Adam Smith set out the view that economic growth could be achieved by increasing the division of labour, saving time and enabling workers to become experts in the task given to increase productivity.
Specialisation- a system of organisation where economic units, such as households or nations are not self-sufficient but concentrate on producing certain goods and services and trading the surplus with others.
Advantages and disadvantages division of labour
Advantages of division of labour:
- Each worker specialises in tasks for which they are best suited- trained in one task.
- Less time is wasted- no moving from task to task.
- Enables production line methods to be employed- increased use of machinery- increase productivity- reduce average costs.
Disadvantages of division of labour:
- Monotony and boredom- decreased productivity.
- Loss of skills
- Strike by one group of workers could bring entire production facility to a standstill.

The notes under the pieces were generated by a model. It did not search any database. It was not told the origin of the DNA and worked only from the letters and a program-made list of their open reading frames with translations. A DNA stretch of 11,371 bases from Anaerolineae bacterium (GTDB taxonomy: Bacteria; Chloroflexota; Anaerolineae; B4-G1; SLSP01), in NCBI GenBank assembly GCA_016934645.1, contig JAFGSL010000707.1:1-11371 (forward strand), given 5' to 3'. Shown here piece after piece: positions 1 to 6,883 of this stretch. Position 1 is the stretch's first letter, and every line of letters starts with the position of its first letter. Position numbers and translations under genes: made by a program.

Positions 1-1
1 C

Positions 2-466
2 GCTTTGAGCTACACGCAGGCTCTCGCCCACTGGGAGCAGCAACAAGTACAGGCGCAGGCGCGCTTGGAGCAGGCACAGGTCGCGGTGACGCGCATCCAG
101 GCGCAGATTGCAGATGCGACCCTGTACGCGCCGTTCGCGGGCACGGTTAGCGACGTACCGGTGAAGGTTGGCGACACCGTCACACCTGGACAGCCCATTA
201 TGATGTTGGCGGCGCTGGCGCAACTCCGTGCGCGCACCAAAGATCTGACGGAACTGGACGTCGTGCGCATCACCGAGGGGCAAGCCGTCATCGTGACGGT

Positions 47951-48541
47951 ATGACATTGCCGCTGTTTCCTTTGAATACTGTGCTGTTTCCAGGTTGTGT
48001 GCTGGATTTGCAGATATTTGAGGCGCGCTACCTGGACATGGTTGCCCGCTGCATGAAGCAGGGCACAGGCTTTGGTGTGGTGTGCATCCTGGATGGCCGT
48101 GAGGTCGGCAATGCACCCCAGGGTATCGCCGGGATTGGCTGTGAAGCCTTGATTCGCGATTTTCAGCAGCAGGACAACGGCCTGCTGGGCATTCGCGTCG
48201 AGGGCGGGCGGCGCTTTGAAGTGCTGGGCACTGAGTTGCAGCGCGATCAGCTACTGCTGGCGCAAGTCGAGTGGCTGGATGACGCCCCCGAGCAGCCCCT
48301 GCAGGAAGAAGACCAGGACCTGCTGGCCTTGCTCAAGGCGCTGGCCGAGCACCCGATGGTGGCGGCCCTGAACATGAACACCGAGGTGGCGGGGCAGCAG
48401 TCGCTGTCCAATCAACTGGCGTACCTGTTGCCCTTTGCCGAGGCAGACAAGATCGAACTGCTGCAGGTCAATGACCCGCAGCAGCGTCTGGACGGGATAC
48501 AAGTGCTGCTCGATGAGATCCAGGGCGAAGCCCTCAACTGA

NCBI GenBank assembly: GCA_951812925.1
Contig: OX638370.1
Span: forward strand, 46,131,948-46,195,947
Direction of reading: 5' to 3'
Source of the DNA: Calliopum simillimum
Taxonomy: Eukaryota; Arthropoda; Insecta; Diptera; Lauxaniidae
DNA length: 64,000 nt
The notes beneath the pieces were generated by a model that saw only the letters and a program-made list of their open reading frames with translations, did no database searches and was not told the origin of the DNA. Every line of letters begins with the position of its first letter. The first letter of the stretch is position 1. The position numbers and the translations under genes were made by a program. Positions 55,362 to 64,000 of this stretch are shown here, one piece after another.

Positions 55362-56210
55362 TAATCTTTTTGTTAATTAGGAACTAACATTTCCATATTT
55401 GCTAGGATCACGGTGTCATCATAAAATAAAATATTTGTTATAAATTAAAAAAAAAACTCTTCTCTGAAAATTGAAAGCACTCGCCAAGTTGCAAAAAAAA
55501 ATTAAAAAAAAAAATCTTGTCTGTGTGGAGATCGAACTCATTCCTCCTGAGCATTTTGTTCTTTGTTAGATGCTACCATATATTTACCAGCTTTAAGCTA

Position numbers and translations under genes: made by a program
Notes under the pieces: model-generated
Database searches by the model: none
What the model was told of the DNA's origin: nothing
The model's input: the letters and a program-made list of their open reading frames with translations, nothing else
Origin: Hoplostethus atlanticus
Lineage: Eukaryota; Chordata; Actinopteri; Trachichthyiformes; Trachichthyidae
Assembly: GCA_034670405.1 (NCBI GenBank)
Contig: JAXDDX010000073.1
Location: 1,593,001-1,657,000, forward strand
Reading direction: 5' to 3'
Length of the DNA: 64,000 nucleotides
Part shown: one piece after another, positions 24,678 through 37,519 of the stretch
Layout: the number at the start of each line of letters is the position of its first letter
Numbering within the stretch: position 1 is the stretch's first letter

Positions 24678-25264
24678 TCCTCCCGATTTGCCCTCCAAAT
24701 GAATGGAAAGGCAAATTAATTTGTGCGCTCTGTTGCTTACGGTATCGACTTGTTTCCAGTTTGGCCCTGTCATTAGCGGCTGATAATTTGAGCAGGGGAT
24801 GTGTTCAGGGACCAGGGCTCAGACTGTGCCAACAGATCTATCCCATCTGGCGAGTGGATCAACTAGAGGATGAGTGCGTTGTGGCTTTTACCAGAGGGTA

Specialisation to trade makes a country become over-dependent on imported goods and services yet increases output, generates greater choice and lowers prices.
Limits division of labour:
- Market size: small market- difficult to specialise.
- Type of producer- unique not suitable
- Transport costs- high than not possible.
Functions of money
Money- anything that is used as a means of exchange for goods and services.
Functions of money:
- Medium of exchange
- Store of value
- measure of value
- Means of deferred payments. (buy goods and pay for them on credit).
Free market economy
Free market economy- an economic system that resolves the basic economic problems mainly through the market mechanism.
Characteristics free market economy:
- Private ownership of resources
- Market forces E.g. Supply and demand determine price.
- Producers aim to maximise profits
- Consumers aim to maximise satisfaction
- Resources are allocated by the price mechanism.
Adam Smith suggested that when individuals follow their own self-interest, they indirectly promote the good of society.